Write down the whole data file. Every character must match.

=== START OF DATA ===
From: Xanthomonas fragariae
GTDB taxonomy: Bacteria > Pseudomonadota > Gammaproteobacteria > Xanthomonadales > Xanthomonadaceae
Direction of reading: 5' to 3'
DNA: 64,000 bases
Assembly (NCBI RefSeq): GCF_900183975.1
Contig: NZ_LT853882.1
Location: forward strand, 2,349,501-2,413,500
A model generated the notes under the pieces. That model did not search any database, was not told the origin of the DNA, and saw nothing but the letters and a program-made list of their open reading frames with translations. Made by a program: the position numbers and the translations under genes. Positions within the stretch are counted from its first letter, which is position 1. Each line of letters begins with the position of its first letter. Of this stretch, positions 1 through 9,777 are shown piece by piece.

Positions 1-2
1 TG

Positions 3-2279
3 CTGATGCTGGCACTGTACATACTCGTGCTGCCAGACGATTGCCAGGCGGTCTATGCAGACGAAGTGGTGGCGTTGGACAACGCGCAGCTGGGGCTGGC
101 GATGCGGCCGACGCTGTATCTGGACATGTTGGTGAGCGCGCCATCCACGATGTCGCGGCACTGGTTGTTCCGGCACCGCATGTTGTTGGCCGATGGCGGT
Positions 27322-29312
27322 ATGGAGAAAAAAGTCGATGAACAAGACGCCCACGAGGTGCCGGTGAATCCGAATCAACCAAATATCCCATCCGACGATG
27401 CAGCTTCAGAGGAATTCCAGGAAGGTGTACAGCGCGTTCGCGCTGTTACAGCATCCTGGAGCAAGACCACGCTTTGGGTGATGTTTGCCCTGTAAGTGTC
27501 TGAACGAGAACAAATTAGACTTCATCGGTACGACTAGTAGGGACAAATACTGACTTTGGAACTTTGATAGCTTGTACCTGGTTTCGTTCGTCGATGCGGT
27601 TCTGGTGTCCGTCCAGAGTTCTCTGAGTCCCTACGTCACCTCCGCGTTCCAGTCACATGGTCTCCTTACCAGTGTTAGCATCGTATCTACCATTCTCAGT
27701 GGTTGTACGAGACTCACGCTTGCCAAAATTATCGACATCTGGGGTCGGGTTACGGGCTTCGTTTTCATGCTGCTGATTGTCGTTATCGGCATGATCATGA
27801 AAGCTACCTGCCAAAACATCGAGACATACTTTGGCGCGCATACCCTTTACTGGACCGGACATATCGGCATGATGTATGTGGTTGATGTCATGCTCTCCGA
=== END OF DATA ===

From: Xanthomonas fragariae
GTDB taxonomy: Bacteria > Pseudomonadota > Gammaproteobacteria > Xanthomonadales > Xanthomonadaceae
Direction of reading: 5' to 3'
DNA: 64,000 bases
Assembly (NCBI RefSeq): GCF_900183975.1
Contig: NZ_LT853882.1
Location: forward strand, 2,349,501-2,413,500
A model generated the notes under the pieces. That model did not search any database, was not told the origin of the DNA, and saw nothing but the letters and a program-made list of their open reading frames with translations. Made by a program: the position numbers and the translations under genes. Positions within the stretch are counted from its first letter, which is position 1. Each line of letters begins with the position of its first letter. Of this stretch, positions 1 through 9,777 are shown piece by piece.

Positions 1-2
1 TG

Positions 3-2279
3 CTGATGCTGGCACTGTACATACTCGTGCTGCCAGACGATTGCCAGGCGGTCTATGCAGACGAAGTGGTGGCGTTGGACAACGCGCAGCTGGGGCTGGC
101 GATGCGGCCGACGCTGTATCTGGACATGTTGGTGAGCGCGCCATCCACGATGTCGCGGCACTGGTTGTTCCGGCACCGCATGTTGTTGGCCGATGGCGGT
Positions 27322-29312
27322 ATGGAGAAAAAAGTCGATGAACAAGACGCCCACGAGGTGCCGGTGAATCCGAATCAACCAAATATCCCATCCGACGATG
27401 CAGCTTCAGAGGAATTCCAGGAAGGTGTACAGCGCGTTCGCGCTGTTACAGCATCCTGGAGCAAGACCACGCTTTGGGTGATGTTTGCCCTGTAAGTGTC
27501 TGAACGAGAACAAATTAGACTTCATCGGTACGACTAGTAGGGACAAATACTGACTTTGGAACTTTGATAGCTTGTACCTGGTTTCGTTCGTCGATGCGGT
27601 TCTGGTGTCCGTCCAGAGTTCTCTGAGTCCCTACGTCACCTCCGCGTTCCAGTCACATGGTCTCCTTACCAGTGTTAGCATCGTATCTACCATTCTCAGT
27701 GGTTGTACGAGACTCACGCTTGCCAAAATTATCGACATCTGGGGTCGGGTTACGGGCTTCGTTTTCATGCTGCTGATTGTCGTTATCGGCATGATCATGA
27801 AAGCTACCTGCCAAAACATCGAGACATACTTTGGCGCGCATACCCTTTACTGGACCGGACATATCGGCATGATGTATGTGGTTGATGTCATGCTCTCCGA